I'm doodling around online and was looking at articles about the failure of progressive education models, and this piece came up at RealClearEducation.

Remember, this is the most progressive city in the state, and this whole state is supposedly progressive, run by so-called progressive Democrats in Sacramento. But everywhere you look, it's failure all the way down for impoverished minorities.

It's really sad, when you think about it.

At the Los Angeles Times, "Inside the fight over how to address San Francisco's 'state of emergency' for black student achievement":


Black students in San Francisco would be better off almost anywhere else in California.

Many attend segregated schools and the majority of black, Latino and Pacific Islander students did not reach grade-level standards on the state's recent tests in math or English tests.

A local NAACP leader called for declaring a "state of emergency" for black student achievement, a problem the city's school board acknowledged. "The problem cannot be reduced to one sickness or one cure," said Rev. Amos C. Brown, San Francisco's NAACP branch president. "Black students have been underachievers. They're living in toxic situations. It's amazing they've done as well as they have done, but it's criminal that sophisticated children in progressive San Francisco are performing at these levels."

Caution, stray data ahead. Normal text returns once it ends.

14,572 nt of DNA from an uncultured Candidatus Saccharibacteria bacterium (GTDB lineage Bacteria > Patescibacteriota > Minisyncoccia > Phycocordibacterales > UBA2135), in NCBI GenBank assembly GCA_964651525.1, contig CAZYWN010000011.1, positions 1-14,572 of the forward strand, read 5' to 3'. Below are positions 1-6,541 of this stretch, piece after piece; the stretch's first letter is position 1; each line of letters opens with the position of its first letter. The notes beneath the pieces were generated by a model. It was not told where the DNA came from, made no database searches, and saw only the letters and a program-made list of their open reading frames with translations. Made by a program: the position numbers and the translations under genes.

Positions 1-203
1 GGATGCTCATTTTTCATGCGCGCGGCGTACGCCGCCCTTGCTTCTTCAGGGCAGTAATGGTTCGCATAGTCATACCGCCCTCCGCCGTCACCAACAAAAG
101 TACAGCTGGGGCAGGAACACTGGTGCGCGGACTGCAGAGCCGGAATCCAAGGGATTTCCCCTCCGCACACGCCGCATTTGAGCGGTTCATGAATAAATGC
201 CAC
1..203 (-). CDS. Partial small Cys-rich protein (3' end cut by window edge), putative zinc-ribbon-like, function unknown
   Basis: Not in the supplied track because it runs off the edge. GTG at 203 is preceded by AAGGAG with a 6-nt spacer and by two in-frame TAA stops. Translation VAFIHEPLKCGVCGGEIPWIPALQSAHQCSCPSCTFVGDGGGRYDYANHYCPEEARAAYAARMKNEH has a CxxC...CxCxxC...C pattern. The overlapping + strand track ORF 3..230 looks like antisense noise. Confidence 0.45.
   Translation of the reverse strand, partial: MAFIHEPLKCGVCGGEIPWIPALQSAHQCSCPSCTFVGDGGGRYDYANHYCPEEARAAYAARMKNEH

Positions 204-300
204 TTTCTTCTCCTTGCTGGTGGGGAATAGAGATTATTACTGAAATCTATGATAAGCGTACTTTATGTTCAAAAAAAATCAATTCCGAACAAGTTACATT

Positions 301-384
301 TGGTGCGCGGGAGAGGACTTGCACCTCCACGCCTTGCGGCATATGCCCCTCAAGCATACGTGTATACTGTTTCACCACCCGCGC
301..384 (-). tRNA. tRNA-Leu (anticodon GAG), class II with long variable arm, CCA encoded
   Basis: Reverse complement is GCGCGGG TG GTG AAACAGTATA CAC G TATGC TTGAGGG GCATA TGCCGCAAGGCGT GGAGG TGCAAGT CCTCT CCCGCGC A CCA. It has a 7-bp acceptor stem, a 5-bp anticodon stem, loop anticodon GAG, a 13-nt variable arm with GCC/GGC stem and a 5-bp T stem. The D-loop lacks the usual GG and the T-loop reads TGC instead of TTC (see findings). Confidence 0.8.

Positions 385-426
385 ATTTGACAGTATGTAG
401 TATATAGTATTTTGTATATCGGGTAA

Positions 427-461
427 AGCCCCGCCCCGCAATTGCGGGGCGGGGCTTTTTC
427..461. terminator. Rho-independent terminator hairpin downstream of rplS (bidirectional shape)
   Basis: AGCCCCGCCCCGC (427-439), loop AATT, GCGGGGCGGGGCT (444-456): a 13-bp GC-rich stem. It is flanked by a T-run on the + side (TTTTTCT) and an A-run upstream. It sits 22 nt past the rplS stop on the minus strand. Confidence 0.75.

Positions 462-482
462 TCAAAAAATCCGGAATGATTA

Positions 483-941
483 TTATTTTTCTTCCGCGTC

But is the solution to fix what's broken, or to start schools anew? Answering that question has unveiled a heated political debate in Northern California.

The district's strategy targets changing instruction, hiring, school culture and instilling the belief that all kids can learn. Vincent Matthews, San Francisco Unified School District's superintendent since May, is expected to present a detailed strategy for improvement early in the new year. An opposing plan from a controversial nonprofit called Innovate Public Schools calls for starting new schools — traditional public or charter — from scratch.

For decades, San Franciscans have called attention to the achievement gap. Following an NAACP lawsuit regarding discrimination, the city entered into a 1983 consent decree mandating desegregation. Since then, the district has changed its school assignment rules.